Yet in spite of this, or maybe if they're contrary enough, (it's no coincidence that in many traditions the creator is also a trickster who works in opposition to what makes sense), because of this, it hasn't stopped people from all nations from doing just what they are meant to do: Creating works of art that are about them and people in the world around them, just like the rest of the world's artists.
Perhaps like Wayne Eagleboy's painting "We The People" near the beginning of this review they will make social political commentary. Perhaps like Shelly Niro's installation at the Canadian Museum of Civilization, (pictured to the right), of "Skywoman", they will tell their traditional tales. But she hasn't used any feathers or buckskin, and what's with the turtle — where's the buffalo?
Buffalo never played any role in the life of the Haudenosaunee, people of the long house, or Iroquois Confederacy, in the woodlands north and south of the St. Lawrence River in what are now New York State, and the provinces of Ontario and Quebec in Canada. Nor did men wear the full headdress of feathers, at least not until the 1950s when they wanted people to pay attention to them as Indians.
No one is surprised when they find out that German and French people have a history of different styles of dress, music, art, literature, and architecture, even though they share a common border. Yet these same people refuse to understand two distinct nations that live over a thousand miles apart can be just as different. From the food eaten, to the clothes they wore, the only thing the Lakota, or any of the other people from what is now North and South Dakota, Montana, and Minnesota have in common with the Six Nations (who are the Haudenosaunee), is that they were conquered by Europeans.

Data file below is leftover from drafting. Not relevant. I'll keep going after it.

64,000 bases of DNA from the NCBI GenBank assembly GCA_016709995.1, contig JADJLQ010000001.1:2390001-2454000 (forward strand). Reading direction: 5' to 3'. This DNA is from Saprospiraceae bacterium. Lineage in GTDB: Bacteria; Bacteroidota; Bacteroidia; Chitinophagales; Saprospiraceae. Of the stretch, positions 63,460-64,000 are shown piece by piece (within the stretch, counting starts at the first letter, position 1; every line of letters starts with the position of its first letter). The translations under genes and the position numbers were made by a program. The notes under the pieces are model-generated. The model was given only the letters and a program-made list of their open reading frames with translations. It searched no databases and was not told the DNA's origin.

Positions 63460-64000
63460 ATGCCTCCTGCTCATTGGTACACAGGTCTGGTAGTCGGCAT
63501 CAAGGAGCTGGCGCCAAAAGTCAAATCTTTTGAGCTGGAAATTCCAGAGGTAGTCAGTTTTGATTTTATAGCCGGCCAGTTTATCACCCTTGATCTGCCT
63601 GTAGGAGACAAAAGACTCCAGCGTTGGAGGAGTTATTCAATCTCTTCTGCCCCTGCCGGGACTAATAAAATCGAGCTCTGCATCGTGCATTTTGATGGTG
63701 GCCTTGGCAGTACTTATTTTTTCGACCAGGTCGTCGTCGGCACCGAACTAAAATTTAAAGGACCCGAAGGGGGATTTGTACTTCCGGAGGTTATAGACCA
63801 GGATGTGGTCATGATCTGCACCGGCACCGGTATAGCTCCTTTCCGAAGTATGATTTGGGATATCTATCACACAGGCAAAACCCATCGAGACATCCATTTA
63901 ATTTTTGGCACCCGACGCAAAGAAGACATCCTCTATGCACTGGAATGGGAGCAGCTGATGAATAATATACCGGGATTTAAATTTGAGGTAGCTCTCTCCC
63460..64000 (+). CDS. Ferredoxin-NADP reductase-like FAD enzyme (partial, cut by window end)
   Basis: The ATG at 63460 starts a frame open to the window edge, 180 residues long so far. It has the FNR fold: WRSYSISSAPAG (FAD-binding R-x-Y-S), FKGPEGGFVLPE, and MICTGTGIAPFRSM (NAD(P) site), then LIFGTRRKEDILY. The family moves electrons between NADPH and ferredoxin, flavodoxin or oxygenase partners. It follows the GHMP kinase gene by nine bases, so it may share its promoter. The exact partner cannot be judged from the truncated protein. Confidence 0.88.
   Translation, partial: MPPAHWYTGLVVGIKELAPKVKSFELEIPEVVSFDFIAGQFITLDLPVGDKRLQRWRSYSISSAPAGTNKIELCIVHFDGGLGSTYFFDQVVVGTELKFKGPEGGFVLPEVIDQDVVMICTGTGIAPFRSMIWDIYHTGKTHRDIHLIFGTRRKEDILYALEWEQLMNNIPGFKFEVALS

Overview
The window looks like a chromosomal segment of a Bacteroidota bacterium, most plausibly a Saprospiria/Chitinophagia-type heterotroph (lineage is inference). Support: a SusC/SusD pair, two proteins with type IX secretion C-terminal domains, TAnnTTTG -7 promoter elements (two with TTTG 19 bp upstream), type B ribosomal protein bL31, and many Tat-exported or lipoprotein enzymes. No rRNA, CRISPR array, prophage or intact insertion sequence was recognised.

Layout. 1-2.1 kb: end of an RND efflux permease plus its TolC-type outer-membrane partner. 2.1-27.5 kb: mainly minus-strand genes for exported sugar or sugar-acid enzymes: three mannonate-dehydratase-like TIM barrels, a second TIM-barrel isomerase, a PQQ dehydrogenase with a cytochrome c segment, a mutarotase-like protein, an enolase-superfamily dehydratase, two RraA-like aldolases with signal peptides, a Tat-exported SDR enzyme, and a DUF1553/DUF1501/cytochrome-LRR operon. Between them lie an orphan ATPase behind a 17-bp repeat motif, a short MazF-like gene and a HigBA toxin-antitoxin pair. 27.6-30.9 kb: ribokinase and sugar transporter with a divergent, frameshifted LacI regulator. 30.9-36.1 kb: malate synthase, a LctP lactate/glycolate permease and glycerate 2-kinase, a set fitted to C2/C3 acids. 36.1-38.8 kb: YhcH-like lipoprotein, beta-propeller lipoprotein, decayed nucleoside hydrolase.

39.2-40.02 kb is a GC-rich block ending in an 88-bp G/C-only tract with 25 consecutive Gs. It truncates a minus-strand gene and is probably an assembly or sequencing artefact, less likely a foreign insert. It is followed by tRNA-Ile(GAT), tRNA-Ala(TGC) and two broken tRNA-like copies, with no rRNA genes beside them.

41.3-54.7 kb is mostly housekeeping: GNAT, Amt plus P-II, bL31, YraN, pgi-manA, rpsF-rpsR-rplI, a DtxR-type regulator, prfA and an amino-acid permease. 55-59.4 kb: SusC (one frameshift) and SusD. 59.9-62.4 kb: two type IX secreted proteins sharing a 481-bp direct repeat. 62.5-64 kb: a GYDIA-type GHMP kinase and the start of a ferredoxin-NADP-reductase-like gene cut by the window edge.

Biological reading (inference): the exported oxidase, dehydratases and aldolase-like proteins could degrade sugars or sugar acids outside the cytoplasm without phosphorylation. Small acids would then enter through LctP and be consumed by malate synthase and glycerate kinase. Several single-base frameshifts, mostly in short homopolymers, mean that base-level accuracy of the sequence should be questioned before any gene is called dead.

Sovereign Bones is by turns heartbreaking, life-affirming, inspiring, and most of all, real. Each artist, no matter what their medium, relate what it is they are trying to do as artists, and what it's like to be an Indian artist today. The burden of recovering what is so close to be being lost forever has been placed squarely on their collective shoulders. To each of them falls the task of keeping alive the collective unconscious of their people in a world that doesn't recognize that differences between their people exist.
Maybe I can think of something that would be as difficult to cope with as an artist, but not right off the top of my head. It's hard enough as it is getting published without having to fight against other people's expectations of what my work should be like for it to be my work.
"Sherman," says the critic, "How does the oral tradition apply to your work?"… "Well", I say, as I hold my latest book close to me, "It doesn't apply at all because I typed this. And when I'm typing, I'm really, really quiet." –Sherman Alexie "The Unauthorized Autobiography Of Me" Sovereign Voices 2007